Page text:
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Anime-Style Ad Sparks Outrage for ‘Whitewashing’ Naomi Osaka

naomi osaka

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    A recent ad featuring Haitian-Japanese tennis star Naomi Osaka as an anime character is receiving backlash for portraying the U.S. Open champion with light skin.

    Nissin, a popular Japanese cup noodle maker and one of Osaka’s main sponsors, unveiled the ad earlier this month as part of their “Hungry to Win!” campaign, according to The Japan Times.

    Also featured in the ad is Japan’s best male tennis player, Kei Nishikori, marking the second time the two have starred alongside each other in a Nissin commercial.


    Netizens were quick to accuse Nissin — as well as the commercial’s designer, manga artist Takeshi Konomi — of whitewashing. Osaka’s skin is noticeably paler, while her hair is depicted as brown and curly.

    Osaka, who defeated Serena Williams at the U.S. Open last year to become the first Japanese Grand Slam winner, has often sparked conversations on race and identity in Japan, a country that remains highly racially homogeneous.


    View this post on Instagram


    So happy to be partnered with @allnipponairways_official ✈️😖❤️

    A post shared by Naomi Osaka 大坂なおみ (@naomiosakatennis) on

    When Nissin signed Osaka in 2016, the move was praised by progressives as a step in the right direction with regards to celebrating and normalizing diversity. With their new ad, however, many are beginning to reconsider just how progressive the cup noodle giant really is — and how that reflects on Japanese society in general.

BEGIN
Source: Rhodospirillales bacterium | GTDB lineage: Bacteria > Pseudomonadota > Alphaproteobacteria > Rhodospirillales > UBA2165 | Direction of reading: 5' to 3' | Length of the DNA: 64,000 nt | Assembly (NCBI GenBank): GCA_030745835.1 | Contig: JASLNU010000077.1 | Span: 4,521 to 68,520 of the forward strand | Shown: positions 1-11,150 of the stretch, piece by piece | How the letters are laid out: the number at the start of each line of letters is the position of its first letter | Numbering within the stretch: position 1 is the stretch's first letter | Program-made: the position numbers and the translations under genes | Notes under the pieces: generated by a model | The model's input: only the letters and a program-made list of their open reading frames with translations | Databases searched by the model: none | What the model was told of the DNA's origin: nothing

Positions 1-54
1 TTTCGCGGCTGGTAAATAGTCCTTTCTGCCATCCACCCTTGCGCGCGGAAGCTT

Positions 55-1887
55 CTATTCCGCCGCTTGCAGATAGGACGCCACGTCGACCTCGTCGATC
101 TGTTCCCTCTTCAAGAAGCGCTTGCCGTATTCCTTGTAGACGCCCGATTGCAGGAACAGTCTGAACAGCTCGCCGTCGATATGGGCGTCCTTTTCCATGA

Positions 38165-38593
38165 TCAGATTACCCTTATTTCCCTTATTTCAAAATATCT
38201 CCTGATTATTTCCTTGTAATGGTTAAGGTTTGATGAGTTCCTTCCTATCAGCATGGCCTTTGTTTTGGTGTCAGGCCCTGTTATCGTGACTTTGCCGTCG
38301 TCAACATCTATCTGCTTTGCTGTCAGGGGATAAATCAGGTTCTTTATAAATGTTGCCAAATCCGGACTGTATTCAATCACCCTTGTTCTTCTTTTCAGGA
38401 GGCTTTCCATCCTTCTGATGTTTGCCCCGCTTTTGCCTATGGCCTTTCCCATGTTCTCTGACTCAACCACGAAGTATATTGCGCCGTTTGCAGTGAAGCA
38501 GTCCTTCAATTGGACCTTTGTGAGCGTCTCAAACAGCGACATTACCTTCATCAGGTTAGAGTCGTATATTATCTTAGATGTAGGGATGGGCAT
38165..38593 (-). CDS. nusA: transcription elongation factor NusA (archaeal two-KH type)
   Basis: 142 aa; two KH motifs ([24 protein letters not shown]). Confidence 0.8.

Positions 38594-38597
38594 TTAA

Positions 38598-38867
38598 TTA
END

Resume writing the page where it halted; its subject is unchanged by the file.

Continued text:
Baye McNeil, an African American columnist for The Japan Times, told the South China Morning Post that “many Japanese still believe deeply in the notion of the [pure] Japanese race. And so, she’ll never truly be Japanese.”


    View this post on Instagram


    So honored to appear on the cover of @time . Thank you everyone and I hope you enjoy the story.

    A post shared by Naomi Osaka 大坂なおみ (@naomiosakatennis) on

    Speaking about the ad, he claims that the whitewashing of Osaka was a conscious effort to shift public image of the 21-year-old from being an “undesirable” foreigner to a “desirable” member of society.

    However, in an email responding to the backlash, Nissin spokesman Daisuke Okabayashi apologized for the “confusion and discomfort” and claimed that “there is no intention of whitewashing,” The New York Times reported.


    View this post on Instagram



    A post shared by Naomi Osaka 大坂なおみ (@naomiosakatennis) on

    “We accept that we are not sensitive enough and will pay more attention to diversity issue in the future.”

    Osaka, who is currently competing in the Australian Open, has not responded to the controversy.

    Featured Image via YouTube / Nissin Group (Left) and Instagram / @naomiosakatennis (Right)

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